The Aden Emergency 1963 - 1967


After 128 years of imperial rule, the British withdrawal from Aden in 1967 was a sombre and unpleasant affair. Instead of cheering crowds, the streets of shuttered shops echoed only to the roar of armoured cars and the whine and rattle of rooftop gun battles between the rival Arab contenders for political power. And at Khormaksar Airfield, scene of the biggest airlift operation since that of Berlin in 1948, exploding mortar-bombs sped the 16,000 departing British servicemen and their families on their way. Relinquishing their tough peacekeeping role, the Royal Marine Commandos embarked by sea on November 28. On the same day the High Commissioner, Sir Humphrey Trevelyan, flew off by helicopter to H.M.S. Eagle without a hint of ceremony - just a terse message of "happiness and prosperity" to the new People's Republic of South Yemen of which Aden was now a part. The question of future British financial aid for the new state was left politely in abeyance. Union Jacks' still flying bravely over military depots were hauled down for the last time at sunset on November 29 and rearguards and the men holding the perimeter of Khormaksar Airfield finally flew out.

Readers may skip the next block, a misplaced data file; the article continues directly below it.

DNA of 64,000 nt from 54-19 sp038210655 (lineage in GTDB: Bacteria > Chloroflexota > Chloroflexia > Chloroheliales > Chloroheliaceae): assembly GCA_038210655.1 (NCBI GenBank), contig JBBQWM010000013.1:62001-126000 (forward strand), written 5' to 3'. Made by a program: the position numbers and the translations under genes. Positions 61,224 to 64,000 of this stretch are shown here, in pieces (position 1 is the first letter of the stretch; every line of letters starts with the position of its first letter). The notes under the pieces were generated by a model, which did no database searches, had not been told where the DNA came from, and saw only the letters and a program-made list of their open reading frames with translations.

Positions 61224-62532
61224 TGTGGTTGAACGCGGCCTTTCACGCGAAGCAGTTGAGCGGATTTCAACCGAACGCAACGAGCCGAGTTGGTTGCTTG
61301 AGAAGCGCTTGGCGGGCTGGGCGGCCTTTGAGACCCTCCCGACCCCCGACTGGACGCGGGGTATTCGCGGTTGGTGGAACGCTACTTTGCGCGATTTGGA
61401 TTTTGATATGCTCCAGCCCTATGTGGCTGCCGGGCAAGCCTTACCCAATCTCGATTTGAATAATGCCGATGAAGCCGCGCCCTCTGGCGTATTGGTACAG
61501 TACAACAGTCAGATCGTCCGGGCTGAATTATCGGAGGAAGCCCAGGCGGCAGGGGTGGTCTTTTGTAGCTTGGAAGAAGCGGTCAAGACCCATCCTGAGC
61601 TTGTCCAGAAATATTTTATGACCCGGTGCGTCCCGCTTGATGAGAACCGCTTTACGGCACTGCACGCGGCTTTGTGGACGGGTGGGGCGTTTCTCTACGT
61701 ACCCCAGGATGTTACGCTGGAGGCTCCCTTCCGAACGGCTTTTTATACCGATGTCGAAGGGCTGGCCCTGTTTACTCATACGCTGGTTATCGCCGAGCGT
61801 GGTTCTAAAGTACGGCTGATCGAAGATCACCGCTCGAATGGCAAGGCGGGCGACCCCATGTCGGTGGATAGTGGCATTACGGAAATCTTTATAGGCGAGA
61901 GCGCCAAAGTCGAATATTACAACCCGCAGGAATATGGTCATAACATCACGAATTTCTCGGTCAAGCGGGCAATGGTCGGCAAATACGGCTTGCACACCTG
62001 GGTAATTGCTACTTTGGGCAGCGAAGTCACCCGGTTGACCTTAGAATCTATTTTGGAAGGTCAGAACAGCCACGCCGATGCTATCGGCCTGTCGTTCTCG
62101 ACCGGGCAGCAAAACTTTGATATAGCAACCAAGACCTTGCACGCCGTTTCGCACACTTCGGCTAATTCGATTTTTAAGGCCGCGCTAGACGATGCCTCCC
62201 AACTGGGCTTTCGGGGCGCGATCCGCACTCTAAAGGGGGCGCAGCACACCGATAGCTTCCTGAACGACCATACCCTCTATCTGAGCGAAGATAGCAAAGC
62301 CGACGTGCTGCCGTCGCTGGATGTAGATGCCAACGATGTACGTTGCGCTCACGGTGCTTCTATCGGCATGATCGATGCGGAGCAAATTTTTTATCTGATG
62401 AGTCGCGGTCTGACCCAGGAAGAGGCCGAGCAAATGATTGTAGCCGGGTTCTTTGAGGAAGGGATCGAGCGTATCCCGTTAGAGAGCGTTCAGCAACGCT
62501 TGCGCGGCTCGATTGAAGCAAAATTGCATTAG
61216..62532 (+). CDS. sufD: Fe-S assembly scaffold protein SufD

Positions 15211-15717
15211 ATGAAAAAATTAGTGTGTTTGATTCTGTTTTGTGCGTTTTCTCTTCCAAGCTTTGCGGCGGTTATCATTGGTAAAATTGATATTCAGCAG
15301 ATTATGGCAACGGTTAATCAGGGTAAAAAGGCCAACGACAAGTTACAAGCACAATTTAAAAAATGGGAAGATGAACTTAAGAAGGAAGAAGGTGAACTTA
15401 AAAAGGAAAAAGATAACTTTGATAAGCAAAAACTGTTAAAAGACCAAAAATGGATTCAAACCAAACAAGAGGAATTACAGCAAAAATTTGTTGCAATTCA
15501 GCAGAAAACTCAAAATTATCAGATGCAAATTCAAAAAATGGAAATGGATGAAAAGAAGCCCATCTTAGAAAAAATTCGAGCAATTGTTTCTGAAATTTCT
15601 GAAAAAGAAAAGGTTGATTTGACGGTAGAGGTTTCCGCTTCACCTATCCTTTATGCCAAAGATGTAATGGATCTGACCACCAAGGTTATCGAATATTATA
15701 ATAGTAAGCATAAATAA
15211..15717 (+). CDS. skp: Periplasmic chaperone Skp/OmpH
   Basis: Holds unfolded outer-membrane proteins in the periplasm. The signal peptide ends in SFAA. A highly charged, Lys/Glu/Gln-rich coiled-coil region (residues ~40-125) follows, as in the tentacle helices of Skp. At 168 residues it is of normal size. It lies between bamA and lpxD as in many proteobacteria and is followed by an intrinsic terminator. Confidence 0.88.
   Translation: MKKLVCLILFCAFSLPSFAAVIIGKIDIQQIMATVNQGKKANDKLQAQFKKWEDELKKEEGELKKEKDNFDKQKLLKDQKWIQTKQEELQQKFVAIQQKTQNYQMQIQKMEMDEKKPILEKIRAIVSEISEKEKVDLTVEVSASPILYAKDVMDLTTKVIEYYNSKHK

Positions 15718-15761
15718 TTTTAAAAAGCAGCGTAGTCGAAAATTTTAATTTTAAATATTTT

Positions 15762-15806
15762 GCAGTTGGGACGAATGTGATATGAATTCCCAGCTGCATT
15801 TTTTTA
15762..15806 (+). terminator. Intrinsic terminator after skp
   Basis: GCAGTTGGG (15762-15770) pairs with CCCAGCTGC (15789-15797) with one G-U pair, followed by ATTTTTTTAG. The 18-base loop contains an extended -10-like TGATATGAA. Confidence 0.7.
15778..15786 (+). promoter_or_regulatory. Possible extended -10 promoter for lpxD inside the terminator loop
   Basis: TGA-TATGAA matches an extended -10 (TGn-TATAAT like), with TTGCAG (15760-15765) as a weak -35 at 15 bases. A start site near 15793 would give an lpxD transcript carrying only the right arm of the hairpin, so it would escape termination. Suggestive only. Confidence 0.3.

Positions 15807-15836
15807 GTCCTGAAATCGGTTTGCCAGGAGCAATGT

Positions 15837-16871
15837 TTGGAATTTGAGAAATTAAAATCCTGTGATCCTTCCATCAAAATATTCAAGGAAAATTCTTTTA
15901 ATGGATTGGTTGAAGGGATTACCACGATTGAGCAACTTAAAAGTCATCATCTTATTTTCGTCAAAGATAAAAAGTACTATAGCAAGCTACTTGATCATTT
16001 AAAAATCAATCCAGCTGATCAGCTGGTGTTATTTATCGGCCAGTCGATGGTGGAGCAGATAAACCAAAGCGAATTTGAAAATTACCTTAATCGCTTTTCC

This picture shows A helicopter airlifting military baggage and stores from Steamer Point to a waiting aircraft carrier during the final stages of the British withdrawal from Aden.

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by Stephen Luscombe